If that sounds religious, I guess it feels that way, for me.  I can explain it without God, but it can be hard when someone’s not receptive to anything because they’re scared.  They want an equation, or to plug in x to get y.  Can you teach someone how to think?  I can help someone down a path, but to invent paths, or invent mental movement itself, seems hard in a different way.

I remember going to my homeland when my mom was dying and staying at the big hotel in town.  We were on the fifth floor, and I was looking out the window as the sun came up, at the clouds on the mountains.  I was getting a new perspective on my homeland, literally.  I was amused by that and deeply grateful.

My friend was saying teachers grade a student’s work based on preconceptions about the student’s work, rather than the work itself.  It’s about the relationship with the student, not what the student actually did.

I know expectations can affect us a lot–people see what they think they’ll see, much of the time.  I’m not fan of grading.  I know grading is bullshit.

But his criticism hurt a little bit.  He doesn’t know what I went through with grading, all those years, or that I scored standardized tests also, with no relationship with students or any ways to prejudge them, except for their handwriting, I guess.

It was me, essays, and a rubric.  That’s it.  A six point scale.  I don’t believe in grades or scoring.  But I have 10+ years of experience.  I guess most all of us have experience from the other side of the desk, being graded…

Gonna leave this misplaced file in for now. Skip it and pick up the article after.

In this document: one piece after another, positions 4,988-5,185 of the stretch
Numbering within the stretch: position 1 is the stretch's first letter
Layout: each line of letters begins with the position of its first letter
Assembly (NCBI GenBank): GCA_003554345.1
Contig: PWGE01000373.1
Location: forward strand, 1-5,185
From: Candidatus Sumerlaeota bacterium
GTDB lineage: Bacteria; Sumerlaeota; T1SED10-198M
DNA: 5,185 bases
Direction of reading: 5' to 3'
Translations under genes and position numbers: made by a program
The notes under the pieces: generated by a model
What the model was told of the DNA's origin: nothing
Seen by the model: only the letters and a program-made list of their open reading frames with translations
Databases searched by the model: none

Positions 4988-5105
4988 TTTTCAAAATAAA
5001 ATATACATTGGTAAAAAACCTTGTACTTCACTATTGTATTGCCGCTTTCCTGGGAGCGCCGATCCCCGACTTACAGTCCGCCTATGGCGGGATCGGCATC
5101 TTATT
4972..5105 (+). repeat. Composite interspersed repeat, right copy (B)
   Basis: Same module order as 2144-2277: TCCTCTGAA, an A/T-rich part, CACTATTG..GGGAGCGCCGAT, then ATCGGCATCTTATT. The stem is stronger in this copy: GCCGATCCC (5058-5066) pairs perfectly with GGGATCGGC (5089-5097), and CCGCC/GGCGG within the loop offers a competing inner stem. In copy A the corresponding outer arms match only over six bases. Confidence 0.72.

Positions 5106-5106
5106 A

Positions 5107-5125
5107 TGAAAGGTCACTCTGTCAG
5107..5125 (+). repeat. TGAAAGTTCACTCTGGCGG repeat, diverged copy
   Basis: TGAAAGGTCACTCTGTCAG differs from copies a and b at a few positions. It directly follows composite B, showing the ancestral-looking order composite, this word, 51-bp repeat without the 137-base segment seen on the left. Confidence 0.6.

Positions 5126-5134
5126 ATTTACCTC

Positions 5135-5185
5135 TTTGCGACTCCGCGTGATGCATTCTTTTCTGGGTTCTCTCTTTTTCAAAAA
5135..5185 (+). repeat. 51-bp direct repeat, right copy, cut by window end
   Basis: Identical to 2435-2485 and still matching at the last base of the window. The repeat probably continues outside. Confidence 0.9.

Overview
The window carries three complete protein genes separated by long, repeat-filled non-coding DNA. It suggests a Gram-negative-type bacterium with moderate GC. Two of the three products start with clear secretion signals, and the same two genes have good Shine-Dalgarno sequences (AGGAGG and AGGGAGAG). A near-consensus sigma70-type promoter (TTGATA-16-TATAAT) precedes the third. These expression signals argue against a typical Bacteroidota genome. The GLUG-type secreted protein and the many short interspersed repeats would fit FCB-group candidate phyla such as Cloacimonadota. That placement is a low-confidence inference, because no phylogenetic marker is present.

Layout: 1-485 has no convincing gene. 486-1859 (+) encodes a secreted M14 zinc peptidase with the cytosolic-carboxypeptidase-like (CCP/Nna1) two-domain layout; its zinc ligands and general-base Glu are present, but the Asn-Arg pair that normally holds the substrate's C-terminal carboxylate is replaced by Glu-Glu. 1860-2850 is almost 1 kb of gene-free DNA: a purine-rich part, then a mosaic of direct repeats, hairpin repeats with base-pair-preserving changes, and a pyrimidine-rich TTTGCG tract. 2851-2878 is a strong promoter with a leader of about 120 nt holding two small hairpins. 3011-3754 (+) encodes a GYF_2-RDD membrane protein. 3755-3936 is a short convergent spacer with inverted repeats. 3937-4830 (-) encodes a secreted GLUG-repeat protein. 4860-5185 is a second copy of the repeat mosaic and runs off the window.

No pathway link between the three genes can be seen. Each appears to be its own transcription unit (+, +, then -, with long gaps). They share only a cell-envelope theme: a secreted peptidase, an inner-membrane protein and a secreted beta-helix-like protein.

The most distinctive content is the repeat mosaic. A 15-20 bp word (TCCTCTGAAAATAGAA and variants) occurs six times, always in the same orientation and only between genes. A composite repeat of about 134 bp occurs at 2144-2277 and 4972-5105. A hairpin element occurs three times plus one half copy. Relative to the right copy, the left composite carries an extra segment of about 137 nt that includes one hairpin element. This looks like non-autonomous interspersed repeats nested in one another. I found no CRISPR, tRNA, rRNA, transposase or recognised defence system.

I think I was a really good teacher.  It drove me nuts to be positive and upbeat, entertaining.  Thirty people were looking at my clothes and my body, judging my voice, my gender performance–all that.  I would see some of them, staring at me, half-listening, and we’re animals.

I was being evaluated on things that had nothing to do with my teaching.  That was hard to know, and at the end of the term, I would get evaluated on a piece of paper, and which classes I was rehired to teach was partially based on that.

Needing to be positive and entertaining made me crazy.  I mean that literally.

Well, it’s good to get swept up in remembering.  Thank you for listening.

I taught online also.  The discussion was very different–make a comment, comment on someone else’s comment.  It seemed more than ever, students were like, what’s the bare minimum here.  I have to write three sentences.  Ok, here’s my third sentence.

That was a long time ago.  I have a whole different brain now.  Maybe I could do a better job teaching online, as a 43 year old lady.  I have a different understanding of people now, including myself.  I’m hurt by different things.  Some things that really hurt me 20 years ago, now I would just laugh.

Thank you for listening.  I feel like I’m playing violin as the Titanic sinks.  I guess it’s been sinking for a long time.  Better than rearranging the deck chairs, I guess.  Thank you for being here with me, virtually.

By Laura-Marie

Good at listening to the noise until it makes sense.